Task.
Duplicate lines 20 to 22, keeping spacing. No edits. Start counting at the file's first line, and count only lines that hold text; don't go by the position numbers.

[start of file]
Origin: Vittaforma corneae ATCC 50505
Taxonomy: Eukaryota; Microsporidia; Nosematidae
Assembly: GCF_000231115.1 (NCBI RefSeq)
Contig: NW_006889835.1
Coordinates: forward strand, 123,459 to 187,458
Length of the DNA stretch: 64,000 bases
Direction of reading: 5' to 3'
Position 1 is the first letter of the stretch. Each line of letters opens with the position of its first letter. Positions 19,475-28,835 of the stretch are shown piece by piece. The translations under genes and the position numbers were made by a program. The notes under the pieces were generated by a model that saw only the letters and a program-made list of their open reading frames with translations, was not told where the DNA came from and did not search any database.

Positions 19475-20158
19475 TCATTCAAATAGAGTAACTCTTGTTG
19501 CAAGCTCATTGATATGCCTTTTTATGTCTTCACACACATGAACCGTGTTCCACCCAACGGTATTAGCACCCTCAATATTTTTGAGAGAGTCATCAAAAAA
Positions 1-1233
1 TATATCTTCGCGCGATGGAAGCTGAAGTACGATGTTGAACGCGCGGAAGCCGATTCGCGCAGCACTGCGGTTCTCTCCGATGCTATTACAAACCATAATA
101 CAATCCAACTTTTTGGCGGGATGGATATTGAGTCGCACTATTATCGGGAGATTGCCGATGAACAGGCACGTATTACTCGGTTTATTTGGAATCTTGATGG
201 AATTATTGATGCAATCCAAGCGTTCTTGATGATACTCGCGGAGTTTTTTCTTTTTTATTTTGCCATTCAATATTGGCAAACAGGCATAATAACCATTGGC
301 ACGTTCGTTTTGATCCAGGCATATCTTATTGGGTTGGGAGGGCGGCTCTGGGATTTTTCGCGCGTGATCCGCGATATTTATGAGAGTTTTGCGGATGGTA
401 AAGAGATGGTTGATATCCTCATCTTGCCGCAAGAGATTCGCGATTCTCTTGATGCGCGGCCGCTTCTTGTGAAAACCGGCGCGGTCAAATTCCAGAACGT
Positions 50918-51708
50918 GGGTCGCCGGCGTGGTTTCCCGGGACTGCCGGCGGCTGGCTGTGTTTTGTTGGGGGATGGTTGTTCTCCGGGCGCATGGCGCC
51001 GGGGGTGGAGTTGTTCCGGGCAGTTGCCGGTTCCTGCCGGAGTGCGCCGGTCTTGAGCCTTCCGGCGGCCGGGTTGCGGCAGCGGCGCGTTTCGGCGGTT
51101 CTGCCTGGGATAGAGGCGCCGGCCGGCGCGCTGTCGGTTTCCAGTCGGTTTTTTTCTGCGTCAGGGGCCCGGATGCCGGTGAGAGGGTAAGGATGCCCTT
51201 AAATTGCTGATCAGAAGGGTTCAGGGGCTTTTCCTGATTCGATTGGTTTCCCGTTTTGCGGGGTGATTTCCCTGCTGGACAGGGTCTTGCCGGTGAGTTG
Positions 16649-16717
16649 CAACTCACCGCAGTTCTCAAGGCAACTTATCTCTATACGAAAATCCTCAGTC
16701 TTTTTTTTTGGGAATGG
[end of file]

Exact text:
51001 GGGGGTGGAGTTGTTCCGGGCAGTTGCCGGTTCCTGCCGGAGTGCGCCGGTCTTGAGCCTTCCGGCGGCCGGGTTGCGGCAGCGGCGCGTTTCGGCGGTT
51101 CTGCCTGGGATAGAGGCGCCGGCCGGCGCGCTGTCGGTTTCCAGTCGGTTTTTTTCTGCGTCAGGGGCCCGGATGCCGGTGAGAGGGTAAGGATGCCCTT
51201 AAATTGCTGATCAGAAGGGTTCAGGGGCTTTTCCTGATTCGATTGGTTTCCCGTTTTGCGGGGTGATTTCCCTGCTGGACAGGGTCTTGCCGGTGAGTTG